Project Management Templates available in our shop!

I am testing a new project management template shop system, offering project management templates that will save you a lot of time. This is pretty new so please let me know if you have problems using the shop. I will add more and more project management templates to the shop with time, and I will also offer a project management template pack that includes all the templates that you may need with a manual how to use them.

In addition, I am working on a book version of this site so that you can download all definitions. This, however, will take some more time since we are working on adding the definitions of the last edition of the PMBOK. I am thinking about offering a license for the book that allows you to get updates of the ebook for free but I am not sure yet how this could be handled. Let me know if you are interested in this so that I can move it higher on my priority list.

A fool with a (project management) tool is still a fool

This should not come as a surprise but most people don’t really want to hear this: You can buy and use as many project management tools as you want but if you don’t know how to manage a project, then you will still fail. Project management tools can make your project management efforts more efficient, and the scale of the projects you are able to manage can be different, but if you just rely on tech and tools, you will just fail at scale.

Remember Apple’s slogan “There is an app for that”? The advance of tech in our lives has led to the belief that if you just had the right app or tool, things can be automated completely. But this is not true. As an example, if you want to learn how to meditate (and I can really recommend to meditate), there are really beautiful apps out there that can help you to learn how to meditate. But you still have to do it. You still have to start the app, use it regularly (i.e. daily) and really listen and do what the instructor asks you to do. It won’t work if you just listen but do not try.

The same is true for project management tools. There are wonderful and even free project management tools out there. But no tool will solve the most important tasks that will make your project successful, such as understanding what your stakeholders really want (apart from understanding who your stakeholders really are), understanding the risks that your project might run into, or documenting the relevant pieces of information to name a few. It is all about communication. And whilst tech and tools can help tremendously in communication, you still have to do it. No tool or app will compensate for your lack of project management knowledge. Period.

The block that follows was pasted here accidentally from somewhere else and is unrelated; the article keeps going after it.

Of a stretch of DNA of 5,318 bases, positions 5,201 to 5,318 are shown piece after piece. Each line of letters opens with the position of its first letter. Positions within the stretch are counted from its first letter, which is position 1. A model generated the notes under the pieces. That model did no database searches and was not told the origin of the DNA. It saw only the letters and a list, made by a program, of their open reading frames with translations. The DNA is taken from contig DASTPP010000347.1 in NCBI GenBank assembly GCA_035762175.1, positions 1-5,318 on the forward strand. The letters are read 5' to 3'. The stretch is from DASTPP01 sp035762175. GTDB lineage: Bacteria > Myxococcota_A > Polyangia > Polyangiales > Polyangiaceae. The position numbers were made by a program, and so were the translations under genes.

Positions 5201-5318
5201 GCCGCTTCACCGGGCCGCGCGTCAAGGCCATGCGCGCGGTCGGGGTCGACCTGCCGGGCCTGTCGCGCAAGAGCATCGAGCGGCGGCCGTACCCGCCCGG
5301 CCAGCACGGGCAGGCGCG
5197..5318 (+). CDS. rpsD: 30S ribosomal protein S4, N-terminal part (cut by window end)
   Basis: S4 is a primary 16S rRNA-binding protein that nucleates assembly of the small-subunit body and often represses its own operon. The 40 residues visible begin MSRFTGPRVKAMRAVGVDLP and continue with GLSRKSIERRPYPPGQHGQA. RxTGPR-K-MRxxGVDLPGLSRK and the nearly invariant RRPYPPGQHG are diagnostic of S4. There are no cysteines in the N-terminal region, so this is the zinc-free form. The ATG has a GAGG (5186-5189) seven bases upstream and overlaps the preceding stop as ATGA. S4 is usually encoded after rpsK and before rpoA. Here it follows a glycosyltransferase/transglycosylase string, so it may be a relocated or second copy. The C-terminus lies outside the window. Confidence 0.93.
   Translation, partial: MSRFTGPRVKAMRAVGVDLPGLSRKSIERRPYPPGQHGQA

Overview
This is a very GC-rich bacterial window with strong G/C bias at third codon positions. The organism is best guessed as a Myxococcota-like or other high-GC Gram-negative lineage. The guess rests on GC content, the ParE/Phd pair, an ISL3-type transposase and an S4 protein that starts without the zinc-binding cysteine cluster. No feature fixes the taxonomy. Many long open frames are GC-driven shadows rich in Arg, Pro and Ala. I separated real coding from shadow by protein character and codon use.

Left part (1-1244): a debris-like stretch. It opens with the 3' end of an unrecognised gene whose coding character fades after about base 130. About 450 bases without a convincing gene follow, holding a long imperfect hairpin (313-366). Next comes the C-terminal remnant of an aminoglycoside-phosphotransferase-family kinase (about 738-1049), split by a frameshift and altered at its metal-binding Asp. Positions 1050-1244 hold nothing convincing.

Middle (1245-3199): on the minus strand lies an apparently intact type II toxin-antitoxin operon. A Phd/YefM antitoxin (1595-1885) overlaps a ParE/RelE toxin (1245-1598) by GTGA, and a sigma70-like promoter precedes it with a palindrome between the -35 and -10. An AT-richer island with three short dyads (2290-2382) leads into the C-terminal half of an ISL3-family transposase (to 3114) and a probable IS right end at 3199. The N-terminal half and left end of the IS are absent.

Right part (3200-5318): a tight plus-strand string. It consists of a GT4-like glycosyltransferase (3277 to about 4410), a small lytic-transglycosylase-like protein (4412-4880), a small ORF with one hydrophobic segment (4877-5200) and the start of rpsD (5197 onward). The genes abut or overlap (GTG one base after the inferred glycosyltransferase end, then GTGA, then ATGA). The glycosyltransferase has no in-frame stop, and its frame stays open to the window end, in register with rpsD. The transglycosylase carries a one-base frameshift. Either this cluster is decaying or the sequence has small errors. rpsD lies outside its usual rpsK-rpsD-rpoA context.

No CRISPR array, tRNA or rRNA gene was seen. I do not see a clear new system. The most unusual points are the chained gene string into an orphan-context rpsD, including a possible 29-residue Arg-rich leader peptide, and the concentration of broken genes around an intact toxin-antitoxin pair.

PMBOK 5th Edition

[UPDATE April 28th, 2016: There are more than 200 new terms in the 5th edition of the PMBOK, and we are adding new terms every day now!]

In 2013 already, the PMI has updated the PMBOK. Please note that not all new terms have been added yet, we are working on this right now. There have been significant changes, i.e. a huge number of terms has been added and another huge number of terms has been removed. Having said that, even if some terms are officially “outdated”, they will still be used by some project managers.In some cases, project managers have been using the new terms even before they have been added to the PMBOK which clearly shows that the PMBOK is also updated to reflect the changes in reality. Please note that we try to mention in which version of the PMBOK terms are mentioned or not mentioned so that you know for which version the term is important if you are preparing for your Project Management Professional certification or any other certification the PMI is offering.

We will also update the abbreviations/acronyms.

Tools for Success: Concepts and Resources That Will Make Any Project a Snap

If you’re a project manager who’s working or actively looking for work, you’ve probably heard of the various methodologies of project management (PM), such as the Association for Project Management’s focus on “soft skills” or Prince2’s focus on the importance of honing in on your “hard skills.” Project Accelerator News and ParallelProjectTraining.com have both promoted these concepts at length and promote workshops at which project managers can attend and contribute. Building on these important skills, combined with intuitive management software, is a recipe for project success for most managers. Here are a few technical tools paired with soft skills that will help you to better navigate up that ladder of success.